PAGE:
Fujita Lab

Meet the PI


Hirofumi Fujita, M.D., Ph.D.

Principal Investigator | Assistant Professor

Department of Neurology

Hirofumi received his M.D. and Ph.D. from Tokyo Medical and Dental University, Tokyo, Japan. His graduate works in Izumi Sugihara laboratory focused on molecular segmentation of the cerebellar cortex in which he identified how the spatial rearrangement of the cerebellar neurons during early development forms distinct zones of the cerebellum. For postdoctoral training, he moved to the United States and joined the Sascha du Lac laboratory at Salk Institute, CA, and Johns Hopkins University, MD. He identified that each cerebellar cortical zone is connected to their private target neurons in the cerebellar nuclei, and the distinction in these cerebellar nuclear neurons underlies diverse patterns of cerebellar outputs to the rest of the brain. His work has been providing novel insights into the circuit frameworks of how the cerebellum can be involved in so many distinct motor and nonmotor functions. In 2022, Hirofumi joined the Department of Neurology.

Research Interests

The cerebellum helps the healthy functioning of the brain and compensates for the diseased brain functions through its massive interconnections with many forebrain and brainstem regions. The Fujita lab utilizes disease model mice, including spinocerebellar ataxia and autism, and human samples to study 1) input-output organization of how the cerebellum is connected with the regions/neurons in the forebrain and brainstem, 2) mechanisms of how the cerebellum influences the formation and maintenance of healthy forebrain and brainstem circuits.

Microscope view of Cerebellar cortex, left, and Cerebellar (fastiguial) nucleus, center. Cerebellar (fastigial) output circuits workflow diagram, right. Left, molecular segmentation of the cerebellum into multiple striped zones – Aldoc in cyan, Nefh in red. Middle, cerebellar nucleus, the fastigial nucleus in this example, is comprised of heterogeneous types of neurons that differ in size, distribution, and molecular expression – Nefh in red, Vglut2Cre;Sun1/sfGFP in green, Nissl in blue. Right, diagram of modular cerebellar output circuits formed by distinct neurons in the cerebellar vermal cortex, the cerebellar fastigial nucleus, and the output regions.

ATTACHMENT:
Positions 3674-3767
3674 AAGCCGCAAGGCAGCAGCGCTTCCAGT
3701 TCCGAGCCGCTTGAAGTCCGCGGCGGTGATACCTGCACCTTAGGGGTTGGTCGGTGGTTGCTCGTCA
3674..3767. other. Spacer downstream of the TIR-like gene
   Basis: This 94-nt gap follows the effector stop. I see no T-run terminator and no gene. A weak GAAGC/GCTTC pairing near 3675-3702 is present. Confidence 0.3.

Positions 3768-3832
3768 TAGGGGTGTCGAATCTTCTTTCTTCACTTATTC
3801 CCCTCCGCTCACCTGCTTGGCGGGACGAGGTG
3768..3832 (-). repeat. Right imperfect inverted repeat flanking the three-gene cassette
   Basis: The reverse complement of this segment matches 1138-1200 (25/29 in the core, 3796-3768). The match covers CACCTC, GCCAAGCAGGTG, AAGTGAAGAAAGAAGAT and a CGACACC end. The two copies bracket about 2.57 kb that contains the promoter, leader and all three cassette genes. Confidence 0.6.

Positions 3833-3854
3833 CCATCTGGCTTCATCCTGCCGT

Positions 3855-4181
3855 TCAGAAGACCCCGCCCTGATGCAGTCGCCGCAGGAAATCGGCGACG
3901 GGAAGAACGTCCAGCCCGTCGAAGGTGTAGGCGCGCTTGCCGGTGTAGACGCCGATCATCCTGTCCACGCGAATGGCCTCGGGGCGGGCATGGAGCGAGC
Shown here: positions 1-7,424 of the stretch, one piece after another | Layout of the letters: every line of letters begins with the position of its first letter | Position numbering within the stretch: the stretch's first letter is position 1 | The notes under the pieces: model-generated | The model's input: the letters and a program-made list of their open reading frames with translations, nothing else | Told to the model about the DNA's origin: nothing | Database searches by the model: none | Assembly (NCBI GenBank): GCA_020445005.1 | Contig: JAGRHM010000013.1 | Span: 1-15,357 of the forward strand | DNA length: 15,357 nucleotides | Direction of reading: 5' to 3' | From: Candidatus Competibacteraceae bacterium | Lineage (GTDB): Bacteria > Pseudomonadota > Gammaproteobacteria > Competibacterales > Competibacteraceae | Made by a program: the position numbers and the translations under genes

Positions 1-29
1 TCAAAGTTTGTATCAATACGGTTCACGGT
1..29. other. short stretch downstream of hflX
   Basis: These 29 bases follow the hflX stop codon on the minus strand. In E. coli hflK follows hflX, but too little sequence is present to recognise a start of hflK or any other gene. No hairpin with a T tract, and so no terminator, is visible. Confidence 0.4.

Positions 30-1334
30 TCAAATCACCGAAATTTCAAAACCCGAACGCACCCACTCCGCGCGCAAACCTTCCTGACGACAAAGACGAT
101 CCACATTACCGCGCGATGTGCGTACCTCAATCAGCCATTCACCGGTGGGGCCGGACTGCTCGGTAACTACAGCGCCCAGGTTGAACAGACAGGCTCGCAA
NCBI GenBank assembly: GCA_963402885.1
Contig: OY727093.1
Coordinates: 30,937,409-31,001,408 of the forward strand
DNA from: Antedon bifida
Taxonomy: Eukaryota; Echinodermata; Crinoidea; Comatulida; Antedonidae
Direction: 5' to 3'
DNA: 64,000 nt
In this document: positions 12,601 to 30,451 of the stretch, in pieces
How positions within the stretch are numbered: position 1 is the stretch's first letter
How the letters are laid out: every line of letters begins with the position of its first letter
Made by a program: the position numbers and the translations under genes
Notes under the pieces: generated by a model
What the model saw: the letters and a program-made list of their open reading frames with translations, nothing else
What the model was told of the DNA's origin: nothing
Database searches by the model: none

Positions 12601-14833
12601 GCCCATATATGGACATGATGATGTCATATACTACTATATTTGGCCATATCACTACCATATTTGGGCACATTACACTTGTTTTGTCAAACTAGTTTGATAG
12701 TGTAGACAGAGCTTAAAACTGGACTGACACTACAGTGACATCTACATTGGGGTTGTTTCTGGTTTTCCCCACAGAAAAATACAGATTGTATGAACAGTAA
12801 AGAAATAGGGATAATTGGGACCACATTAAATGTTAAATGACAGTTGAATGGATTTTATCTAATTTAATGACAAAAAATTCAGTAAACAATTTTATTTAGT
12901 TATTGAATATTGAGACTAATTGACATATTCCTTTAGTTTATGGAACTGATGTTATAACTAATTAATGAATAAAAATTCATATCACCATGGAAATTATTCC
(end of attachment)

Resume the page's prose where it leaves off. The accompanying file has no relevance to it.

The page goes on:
Featured Publications

Catecholamine signaling that modulates cerebellar operations in cognition.
Fujita H, Carlson ES. Neuropsychopharmacology. 2021;46(1):248-249.

Regulation of autism-relevant behaviors by cerebellar-prefrontal cortical circuits.
Kelly E, Meng F, Fujita H, Morgado F, Kazemi Y, Rice LC, Ren C, Escamilla CO, Gibson JM, Sajadi S, Pendry RJ, Tan T, Ellegood J, Basson MA, Blakely RD, Dindot SV, Golzio C, Hahn MK, Katsanis N, Robins DM, Silverman JL, Singh KK, Wevrick R, Taylor MJ, Hammill C, Anagnostou E, Pfeiffer BE, Stoodley CJ, Lerch JP, du Lac S, Tsai PT. Nat Neurosci. 2020;23(9):1102-1110.

Modular output circuits of the fastigial nucleus for diverse motor and nonmotor functions of the cerebellar vermis.
Fujita H, Kodama T, du Lac S. Elife. 2020;9:e58613.

Lobular homology in cerebellar hemispheres of humans, non-human primates and rodents: a structural, axonal tracing and molecular expression analysis.
Luo Y, Fujita H, Nedelescu H, Biswas MS, Sato C, Ying S, Takahashi M, Akita K, Higashi T, Aoki I, Sugihara I. Brain Struct Funct. 2017;222(6):2449-2472.

Detailed expression pattern of aldolase C (Aldoc) in the cerebellum, retina and other areas of the CNS studied in Aldoc-Venus knock-in mice.
Fujita H, Aoki H, Ajioka I, Yamazaki M, Abe M, Oh-Nishi A, Sakimura K, Sugihara I. PLoS One. 2014;9(1):e86679.

Clustered fine compartmentalization of the mouse embryonic cerebellar cortex and its rearrangement into the postnatal striped configuration.
Fujita H, Morita N, Furuichi T, Sugihara I. J Neurosci. 2012;32(45):15688-15703.

Contact Us

  • Hirofumi Fujita
  • UT Southwestern Medical Center
  • 6000 Harry Hines Blvd, NL building 9th floor, Room 118B, Dallas, TX 75235
  • Email